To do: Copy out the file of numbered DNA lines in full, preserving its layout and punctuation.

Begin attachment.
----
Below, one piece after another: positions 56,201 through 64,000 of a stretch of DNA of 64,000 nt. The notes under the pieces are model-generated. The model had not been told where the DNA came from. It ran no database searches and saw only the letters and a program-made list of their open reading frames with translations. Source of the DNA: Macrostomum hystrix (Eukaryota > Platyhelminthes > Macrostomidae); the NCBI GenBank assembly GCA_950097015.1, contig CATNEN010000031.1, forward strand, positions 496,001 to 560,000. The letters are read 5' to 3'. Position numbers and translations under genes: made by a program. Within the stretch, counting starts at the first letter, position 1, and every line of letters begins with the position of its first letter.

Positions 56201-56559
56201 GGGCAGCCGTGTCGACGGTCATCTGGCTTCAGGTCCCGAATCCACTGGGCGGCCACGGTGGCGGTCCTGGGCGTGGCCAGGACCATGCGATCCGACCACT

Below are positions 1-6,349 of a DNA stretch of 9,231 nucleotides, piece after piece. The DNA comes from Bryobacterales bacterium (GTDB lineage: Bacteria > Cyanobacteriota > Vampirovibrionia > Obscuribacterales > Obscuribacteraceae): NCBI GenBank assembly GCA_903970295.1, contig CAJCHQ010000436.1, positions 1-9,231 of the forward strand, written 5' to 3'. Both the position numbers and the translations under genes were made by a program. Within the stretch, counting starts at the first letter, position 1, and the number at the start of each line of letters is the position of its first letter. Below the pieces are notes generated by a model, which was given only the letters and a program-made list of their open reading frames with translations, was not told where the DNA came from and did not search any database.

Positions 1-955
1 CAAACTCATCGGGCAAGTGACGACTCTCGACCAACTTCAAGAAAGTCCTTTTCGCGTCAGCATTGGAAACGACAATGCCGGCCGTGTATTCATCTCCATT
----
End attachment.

Below, one piece after another: positions 56,201 through 64,000 of a stretch of DNA of 64,000 nt. The notes under the pieces are model-generated. The model had not been told where the DNA came from. It ran no database searches and saw only the letters and a program-made list of their open reading frames with translations. Source of the DNA: Macrostomum hystrix (Eukaryota > Platyhelminthes > Macrostomidae); the NCBI GenBank assembly GCA_950097015.1, contig CATNEN010000031.1, forward strand, positions 496,001 to 560,000. The letters are read 5' to 3'. Position numbers and translations under genes: made by a program. Within the stretch, counting starts at the first letter, position 1, and every line of letters begins with the position of its first letter.

Positions 56201-56559
56201 GGGCAGCCGTGTCGACGGTCATCTGGCTTCAGGTCCCGAATCCACTGGGCGGCCACGGTGGCGGTCCTGGGCGTGGCCAGGACCATGCGATCCGACCACT

Below are positions 1-6,349 of a DNA stretch of 9,231 nucleotides, piece after piece. The DNA comes from Bryobacterales bacterium (GTDB lineage: Bacteria > Cyanobacteriota > Vampirovibrionia > Obscuribacterales > Obscuribacteraceae): NCBI GenBank assembly GCA_903970295.1, contig CAJCHQ010000436.1, positions 1-9,231 of the forward strand, written 5' to 3'. Both the position numbers and the translations under genes were made by a program. Within the stretch, counting starts at the first letter, position 1, and the number at the start of each line of letters is the position of its first letter. Below the pieces are notes generated by a model, which was given only the letters and a program-made list of their open reading frames with translations, was not told where the DNA came from and did not search any database.

Positions 1-955
1 CAAACTCATCGGGCAAGTGACGACTCTCGACCAACTTCAAGAAAGTCCTTTTCGCGTCAGCATTGGAAACGACAATGCCGGCCGTGTATTCATCTCCATT